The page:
Spirits: Newfangled American Whiskeys go Beyond Rye, Bourbon

Dec 18, 2008

With his plaid shirt, cowboy hat and neatly trimmed mustache, Jess Graber is as quintessentially Western as sagebrush and the Marlboro Man. So when Graber decided to enter the whiskey business several years ago, he realized that making an eastern whiskey such as bourbon or rye just didn’t feel right.

“It doesn’t make sense to me to make Kentucky whiskey in Colorado,” says Graber, manager of Stranahan’s Colorado Whiskey, which has been produced in Denver since 2004 using barley grown in the northern Rockies. “We thought we should be making something that’s indigenous. That’s generally what whiskey is – it’s a regional spirit, it tastes like where it’s made.”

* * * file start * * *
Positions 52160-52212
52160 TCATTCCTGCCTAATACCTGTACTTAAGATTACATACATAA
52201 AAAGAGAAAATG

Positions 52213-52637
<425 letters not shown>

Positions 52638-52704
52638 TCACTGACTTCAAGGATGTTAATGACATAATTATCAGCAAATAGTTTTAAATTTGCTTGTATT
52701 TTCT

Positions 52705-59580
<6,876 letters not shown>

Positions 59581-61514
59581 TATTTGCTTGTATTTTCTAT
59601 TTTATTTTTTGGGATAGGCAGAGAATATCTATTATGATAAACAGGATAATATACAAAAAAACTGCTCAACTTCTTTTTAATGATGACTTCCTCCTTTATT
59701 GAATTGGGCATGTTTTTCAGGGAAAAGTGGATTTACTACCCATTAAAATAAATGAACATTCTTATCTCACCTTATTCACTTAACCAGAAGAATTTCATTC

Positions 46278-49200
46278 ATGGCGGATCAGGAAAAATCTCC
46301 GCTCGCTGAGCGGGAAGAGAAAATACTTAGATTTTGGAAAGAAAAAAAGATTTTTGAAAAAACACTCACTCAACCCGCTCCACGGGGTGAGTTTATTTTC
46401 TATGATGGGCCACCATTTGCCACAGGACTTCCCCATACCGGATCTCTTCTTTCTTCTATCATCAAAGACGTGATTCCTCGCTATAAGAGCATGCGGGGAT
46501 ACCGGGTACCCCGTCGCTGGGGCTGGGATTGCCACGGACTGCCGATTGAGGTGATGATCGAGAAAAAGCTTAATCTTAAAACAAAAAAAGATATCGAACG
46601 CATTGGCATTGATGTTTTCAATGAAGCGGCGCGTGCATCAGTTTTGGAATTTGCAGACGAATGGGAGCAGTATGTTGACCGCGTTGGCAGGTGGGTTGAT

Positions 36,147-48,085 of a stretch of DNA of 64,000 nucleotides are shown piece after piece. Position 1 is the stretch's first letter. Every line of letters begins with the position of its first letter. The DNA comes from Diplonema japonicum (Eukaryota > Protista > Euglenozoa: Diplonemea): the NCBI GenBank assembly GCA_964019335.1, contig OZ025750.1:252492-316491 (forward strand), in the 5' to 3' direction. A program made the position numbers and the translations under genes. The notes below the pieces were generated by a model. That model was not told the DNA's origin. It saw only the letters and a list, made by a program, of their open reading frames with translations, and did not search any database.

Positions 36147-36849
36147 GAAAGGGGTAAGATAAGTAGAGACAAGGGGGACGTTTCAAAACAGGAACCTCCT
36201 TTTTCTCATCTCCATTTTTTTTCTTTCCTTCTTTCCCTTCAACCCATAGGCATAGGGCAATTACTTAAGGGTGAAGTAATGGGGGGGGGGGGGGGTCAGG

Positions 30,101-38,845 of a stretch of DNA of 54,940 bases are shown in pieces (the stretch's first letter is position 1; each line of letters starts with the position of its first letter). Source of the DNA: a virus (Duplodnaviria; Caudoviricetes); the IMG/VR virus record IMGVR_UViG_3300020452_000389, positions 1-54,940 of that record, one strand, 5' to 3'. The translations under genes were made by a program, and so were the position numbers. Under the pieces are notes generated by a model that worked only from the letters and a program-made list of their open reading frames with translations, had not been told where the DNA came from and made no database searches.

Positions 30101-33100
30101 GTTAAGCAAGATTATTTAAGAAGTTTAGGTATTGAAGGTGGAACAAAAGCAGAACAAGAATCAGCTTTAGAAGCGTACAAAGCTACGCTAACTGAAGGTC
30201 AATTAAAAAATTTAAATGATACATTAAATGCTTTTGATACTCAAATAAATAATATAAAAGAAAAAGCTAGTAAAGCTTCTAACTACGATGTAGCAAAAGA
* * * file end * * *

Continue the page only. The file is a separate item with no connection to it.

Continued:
These whiskeys are essential elements in the nation’s drinking culture. Until recently, many American whiskey drinkers would have considered the production of a different kind of whiskey – such as that proposed by Graber – to be an act of such unpatriotic inelegance that it would be tantamount to serving Chardonnay and Brie at a bull-riding competition.

Read the full article at the SF Gate HERE.